After a year off, Hayley Bateup came back and won the women's division yesterday.

Mitchell perfect
in Hennessey’s

Even with all the heat -- from the competition and the weather -- Jamie Mitchell is enjoying a victorious summer.

Mitchell, a 28-year-old lifeguard from Queensland, Australia, racked up his fourth straight win at the Hennessey's International Paddleboard Championships at Kaimana Beach in Waikiki yesterday. With both the winds and current moving in his favor, Mitchell completed the 8-mile, open-ocean course from Hawaii Kai in 1 hour, 11 minutes and 28 seconds.

Mitchell has won all four Hennessey races, the first held in Australia and the past two on Oahu's North Shore.

"The wind slowly got better and better as you went along," said Mitchell, who in the past two weeks has won the Independence Day Race on the North Shore, the 17-mile Cline Mann Memorial from Makapuu to Waikiki, and the U.S. Championship in California. "There were some nice rides out there."

Paddleboards are streamlined surfboards between 12 and 16 feet.

Mitchell got off to a slow start yesterday and took some time before he got ahead of the pack.

"I had a really bad start and I was behind," Mitchell said. "The bumps started to line up a little bit and it took me about five minutes to get to the front. I didn't look back -- and just gradually pulled away."

Ryan Addison of California finished second with a time of 1:13:49, followed by Aussie Mick Dibetta in 1:14:12 and Honolulu's Brian Rocheleau, who finished one second after Dibetta. Leaving the Australian winter behind, Mitchell has been training in Hawaii for about a month to get adjusted to the summer heat.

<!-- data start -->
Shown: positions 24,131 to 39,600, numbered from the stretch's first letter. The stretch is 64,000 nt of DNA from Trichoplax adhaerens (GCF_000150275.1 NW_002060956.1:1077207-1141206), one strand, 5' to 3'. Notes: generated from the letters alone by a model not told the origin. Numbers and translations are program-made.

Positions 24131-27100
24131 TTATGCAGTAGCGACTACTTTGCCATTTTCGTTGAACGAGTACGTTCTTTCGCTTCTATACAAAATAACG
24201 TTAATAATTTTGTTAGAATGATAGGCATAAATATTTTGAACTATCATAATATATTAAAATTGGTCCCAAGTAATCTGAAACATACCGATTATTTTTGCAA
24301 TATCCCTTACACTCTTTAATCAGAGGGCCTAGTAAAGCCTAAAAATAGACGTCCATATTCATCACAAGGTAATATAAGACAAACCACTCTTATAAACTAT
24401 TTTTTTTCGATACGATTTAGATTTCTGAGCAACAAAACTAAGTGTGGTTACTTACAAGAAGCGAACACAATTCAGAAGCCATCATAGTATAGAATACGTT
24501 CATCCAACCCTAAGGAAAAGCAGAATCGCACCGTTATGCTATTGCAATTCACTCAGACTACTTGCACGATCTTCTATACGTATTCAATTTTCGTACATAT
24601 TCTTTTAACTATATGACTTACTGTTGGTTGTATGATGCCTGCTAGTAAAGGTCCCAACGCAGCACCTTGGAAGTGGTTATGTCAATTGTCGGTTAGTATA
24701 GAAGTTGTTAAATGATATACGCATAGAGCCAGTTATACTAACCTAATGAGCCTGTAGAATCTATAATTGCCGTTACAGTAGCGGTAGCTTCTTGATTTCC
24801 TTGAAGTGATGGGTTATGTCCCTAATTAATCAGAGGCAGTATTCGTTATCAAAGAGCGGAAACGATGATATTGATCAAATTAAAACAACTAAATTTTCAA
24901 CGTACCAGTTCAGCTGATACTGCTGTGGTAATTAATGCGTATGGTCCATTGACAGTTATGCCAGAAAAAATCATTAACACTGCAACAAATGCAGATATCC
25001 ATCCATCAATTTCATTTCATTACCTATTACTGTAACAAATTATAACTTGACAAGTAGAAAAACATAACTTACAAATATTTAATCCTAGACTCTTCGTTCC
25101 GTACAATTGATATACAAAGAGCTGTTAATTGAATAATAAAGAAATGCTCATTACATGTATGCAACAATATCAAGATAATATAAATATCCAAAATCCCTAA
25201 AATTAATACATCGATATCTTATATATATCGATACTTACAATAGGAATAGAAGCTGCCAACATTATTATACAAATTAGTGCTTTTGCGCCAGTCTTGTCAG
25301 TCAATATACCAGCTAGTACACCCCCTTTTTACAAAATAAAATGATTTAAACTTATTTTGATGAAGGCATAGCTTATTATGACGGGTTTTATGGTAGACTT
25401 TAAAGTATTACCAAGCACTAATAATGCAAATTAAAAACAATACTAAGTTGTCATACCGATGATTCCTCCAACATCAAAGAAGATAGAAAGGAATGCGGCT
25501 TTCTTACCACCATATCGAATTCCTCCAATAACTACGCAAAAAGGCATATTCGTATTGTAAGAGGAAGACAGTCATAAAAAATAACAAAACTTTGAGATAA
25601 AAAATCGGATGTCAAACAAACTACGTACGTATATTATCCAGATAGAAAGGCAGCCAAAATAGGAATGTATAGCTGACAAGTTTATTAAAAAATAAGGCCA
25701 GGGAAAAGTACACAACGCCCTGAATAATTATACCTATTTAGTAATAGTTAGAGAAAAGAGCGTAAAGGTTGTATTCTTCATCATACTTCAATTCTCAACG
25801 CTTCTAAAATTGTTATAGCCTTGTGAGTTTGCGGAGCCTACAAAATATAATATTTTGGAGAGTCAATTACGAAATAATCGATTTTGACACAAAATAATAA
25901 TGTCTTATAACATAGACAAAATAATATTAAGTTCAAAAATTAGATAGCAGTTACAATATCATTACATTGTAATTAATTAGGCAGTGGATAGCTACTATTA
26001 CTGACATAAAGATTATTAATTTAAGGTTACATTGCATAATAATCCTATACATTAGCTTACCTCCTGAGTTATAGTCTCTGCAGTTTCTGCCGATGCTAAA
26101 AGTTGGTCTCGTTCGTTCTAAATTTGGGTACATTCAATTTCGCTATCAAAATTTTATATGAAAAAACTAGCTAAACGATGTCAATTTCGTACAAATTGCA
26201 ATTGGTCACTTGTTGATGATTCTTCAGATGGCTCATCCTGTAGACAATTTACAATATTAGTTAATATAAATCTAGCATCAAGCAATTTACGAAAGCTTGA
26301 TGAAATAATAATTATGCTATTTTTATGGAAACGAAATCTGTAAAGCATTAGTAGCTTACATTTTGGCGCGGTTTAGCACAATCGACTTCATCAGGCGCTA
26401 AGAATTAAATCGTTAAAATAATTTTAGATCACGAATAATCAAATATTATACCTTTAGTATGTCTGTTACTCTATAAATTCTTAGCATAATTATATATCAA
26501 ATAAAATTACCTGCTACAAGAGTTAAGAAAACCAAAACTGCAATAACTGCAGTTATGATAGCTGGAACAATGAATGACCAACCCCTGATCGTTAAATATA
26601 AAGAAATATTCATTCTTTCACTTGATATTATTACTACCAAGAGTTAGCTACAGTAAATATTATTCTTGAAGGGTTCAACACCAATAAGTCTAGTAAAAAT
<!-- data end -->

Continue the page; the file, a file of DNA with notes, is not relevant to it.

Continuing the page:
"You always come over to try to acclimatize to the heat," Mitchell said. "That's the biggest factor for us, coming over from winter to summer. The heat over here is really a big factor when you do longer races."

Jamie Mitchell hugged Izzy Walker yesterday after the Hennessey's International Paddleboarding Championships.

After a one-year absence, Hayley Bateup won the women's title as she did in 2003, finishing in 1:25:48. Honolulu's Kanesa Duncan, last year's women's winner, finished second at 1:28:56.

"I like to go flat out basically because you never know where anybody is," said Bateup, who missed last year's race while competing in Italy. "I tried to look around to see where Kanesa was, but I had no idea."

Local surfer Bonga Perkins won the inaugural stand-up paddleboard division. Competitors had to stand up and use a paddle to propel them across the course.

"I'm just trying to keep myself busy," Perkins said. "I grew up in Waikiki standing up (on surfboards) and taking pictures of tourists. I'm one of the beach boys who used to do that originally.

"It's all fun and games for me. If I can be a part of this thing and paddle with the top boarders in the world, then I'm pretty happy."

Later yesterday, Perkins was part of the Manu O Ke Kai Canoe Club's winning men's senior crew in the Hui Wa'a Championships at Keehi Lagoon.

Bruce Taylor won the stockboard division for boards that measure only 12 feet, finishing in 1:17:17.

Next Sunday is the 32-mile Quiksilveredition Molokai to Oahu Paddleboard Race. The race is considered the world championship of long-distance paddleboarding and many used yesterday's race to prepare for next Sunday's event.

"It's really the perfect preparation," Mitchell said. "All the hard work has been done over the past few months. This is a really good way to (head out) into next week."

Yesterday's race was dedicated to surfer, surfboard shaper and paddleboard maker Dale Velzy. Velzy, who died in California on May 26, is credited with naming North Shore surf spot Velzyland. A lei ceremony and floral drop dedication by helicopter was done at the start of the race.

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